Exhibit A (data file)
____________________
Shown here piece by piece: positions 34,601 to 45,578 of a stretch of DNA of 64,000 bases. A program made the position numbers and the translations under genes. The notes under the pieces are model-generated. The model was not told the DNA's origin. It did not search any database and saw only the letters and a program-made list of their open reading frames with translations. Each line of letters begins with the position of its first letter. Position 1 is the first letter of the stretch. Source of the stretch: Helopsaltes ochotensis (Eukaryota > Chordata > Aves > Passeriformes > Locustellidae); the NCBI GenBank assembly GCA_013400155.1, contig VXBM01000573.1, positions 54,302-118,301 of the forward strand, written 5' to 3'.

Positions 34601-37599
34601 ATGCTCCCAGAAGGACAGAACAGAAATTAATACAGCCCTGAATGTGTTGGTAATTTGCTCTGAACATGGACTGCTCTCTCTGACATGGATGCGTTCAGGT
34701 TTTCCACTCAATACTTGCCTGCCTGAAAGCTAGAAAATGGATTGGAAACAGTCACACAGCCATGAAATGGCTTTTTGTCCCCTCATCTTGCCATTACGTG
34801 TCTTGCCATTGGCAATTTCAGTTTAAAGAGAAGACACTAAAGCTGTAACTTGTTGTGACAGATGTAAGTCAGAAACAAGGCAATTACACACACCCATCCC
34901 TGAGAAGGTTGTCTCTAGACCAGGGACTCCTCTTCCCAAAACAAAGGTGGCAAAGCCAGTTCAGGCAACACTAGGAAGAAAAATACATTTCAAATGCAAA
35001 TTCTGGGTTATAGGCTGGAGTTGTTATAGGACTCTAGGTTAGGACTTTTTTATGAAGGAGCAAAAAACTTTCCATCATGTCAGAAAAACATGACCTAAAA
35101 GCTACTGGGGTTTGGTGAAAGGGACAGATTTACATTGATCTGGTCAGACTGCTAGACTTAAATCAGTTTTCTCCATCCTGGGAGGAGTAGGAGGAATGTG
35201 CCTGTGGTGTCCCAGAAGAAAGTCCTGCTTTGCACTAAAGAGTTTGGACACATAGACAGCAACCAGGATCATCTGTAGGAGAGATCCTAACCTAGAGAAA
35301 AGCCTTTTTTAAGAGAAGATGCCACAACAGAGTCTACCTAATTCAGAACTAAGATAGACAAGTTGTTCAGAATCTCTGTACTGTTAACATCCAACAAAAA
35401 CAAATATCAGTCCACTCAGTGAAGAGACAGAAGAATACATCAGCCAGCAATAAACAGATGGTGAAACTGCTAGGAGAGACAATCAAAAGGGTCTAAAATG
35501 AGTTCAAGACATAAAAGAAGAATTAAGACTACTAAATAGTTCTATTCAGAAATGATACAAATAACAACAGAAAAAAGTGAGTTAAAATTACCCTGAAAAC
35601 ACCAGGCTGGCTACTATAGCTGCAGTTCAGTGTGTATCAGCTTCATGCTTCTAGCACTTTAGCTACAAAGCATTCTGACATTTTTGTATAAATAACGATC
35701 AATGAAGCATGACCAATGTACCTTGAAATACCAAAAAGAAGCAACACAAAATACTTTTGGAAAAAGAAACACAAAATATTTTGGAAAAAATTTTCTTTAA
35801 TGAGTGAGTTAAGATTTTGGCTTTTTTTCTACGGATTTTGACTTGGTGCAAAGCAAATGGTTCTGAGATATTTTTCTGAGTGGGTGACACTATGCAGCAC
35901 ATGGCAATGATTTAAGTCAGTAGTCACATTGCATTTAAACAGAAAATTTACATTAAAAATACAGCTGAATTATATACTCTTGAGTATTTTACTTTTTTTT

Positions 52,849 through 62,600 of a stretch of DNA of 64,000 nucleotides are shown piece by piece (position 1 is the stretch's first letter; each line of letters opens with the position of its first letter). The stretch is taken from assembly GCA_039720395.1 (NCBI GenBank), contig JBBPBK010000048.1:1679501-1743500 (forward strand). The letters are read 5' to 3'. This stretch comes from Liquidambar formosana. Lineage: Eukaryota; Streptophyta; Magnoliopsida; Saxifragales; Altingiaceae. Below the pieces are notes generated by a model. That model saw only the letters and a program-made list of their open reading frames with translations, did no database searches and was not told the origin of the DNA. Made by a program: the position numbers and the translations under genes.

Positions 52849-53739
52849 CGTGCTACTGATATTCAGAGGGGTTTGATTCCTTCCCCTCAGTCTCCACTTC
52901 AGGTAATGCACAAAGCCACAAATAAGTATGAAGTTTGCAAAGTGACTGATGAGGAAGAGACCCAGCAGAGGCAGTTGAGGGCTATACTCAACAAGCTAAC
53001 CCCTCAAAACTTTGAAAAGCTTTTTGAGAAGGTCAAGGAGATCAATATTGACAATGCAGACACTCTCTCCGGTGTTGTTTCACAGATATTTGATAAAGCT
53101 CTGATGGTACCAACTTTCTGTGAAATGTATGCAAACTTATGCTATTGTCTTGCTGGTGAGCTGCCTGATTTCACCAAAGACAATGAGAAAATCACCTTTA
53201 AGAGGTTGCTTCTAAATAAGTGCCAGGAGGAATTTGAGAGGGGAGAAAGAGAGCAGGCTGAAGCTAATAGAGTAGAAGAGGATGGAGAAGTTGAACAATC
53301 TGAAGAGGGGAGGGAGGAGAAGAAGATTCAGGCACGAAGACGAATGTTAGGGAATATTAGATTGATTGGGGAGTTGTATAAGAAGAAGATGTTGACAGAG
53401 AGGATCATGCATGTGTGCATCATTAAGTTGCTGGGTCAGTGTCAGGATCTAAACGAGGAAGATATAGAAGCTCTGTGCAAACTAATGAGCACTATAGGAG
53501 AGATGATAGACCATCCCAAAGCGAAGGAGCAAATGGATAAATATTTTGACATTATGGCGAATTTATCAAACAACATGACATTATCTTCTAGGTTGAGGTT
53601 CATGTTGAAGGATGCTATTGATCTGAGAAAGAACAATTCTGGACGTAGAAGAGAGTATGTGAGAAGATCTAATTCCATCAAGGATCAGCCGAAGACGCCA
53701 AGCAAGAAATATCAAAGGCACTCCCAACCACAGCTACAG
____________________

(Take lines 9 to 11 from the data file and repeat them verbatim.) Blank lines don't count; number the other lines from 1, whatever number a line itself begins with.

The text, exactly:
35201 CCTGTGGTGTCCCAGAAGAAAGTCCTGCTTTGCACTAAAGAGTTTGGACACATAGACAGCAACCAGGATCATCTGTAGGAGAGATCCTAACCTAGAGAAA
35301 AGCCTTTTTTAAGAGAAGATGCCACAACAGAGTCTACCTAATTCAGAACTAAGATAGACAAGTTGTTCAGAATCTCTGTACTGTTAACATCCAACAAAAA
35401 CAAATATCAGTCCACTCAGTGAAGAGACAGAAGAATACATCAGCCAGCAATAAACAGATGGTGAAACTGCTAGGAGAGACAATCAAAAGGGTCTAAAATG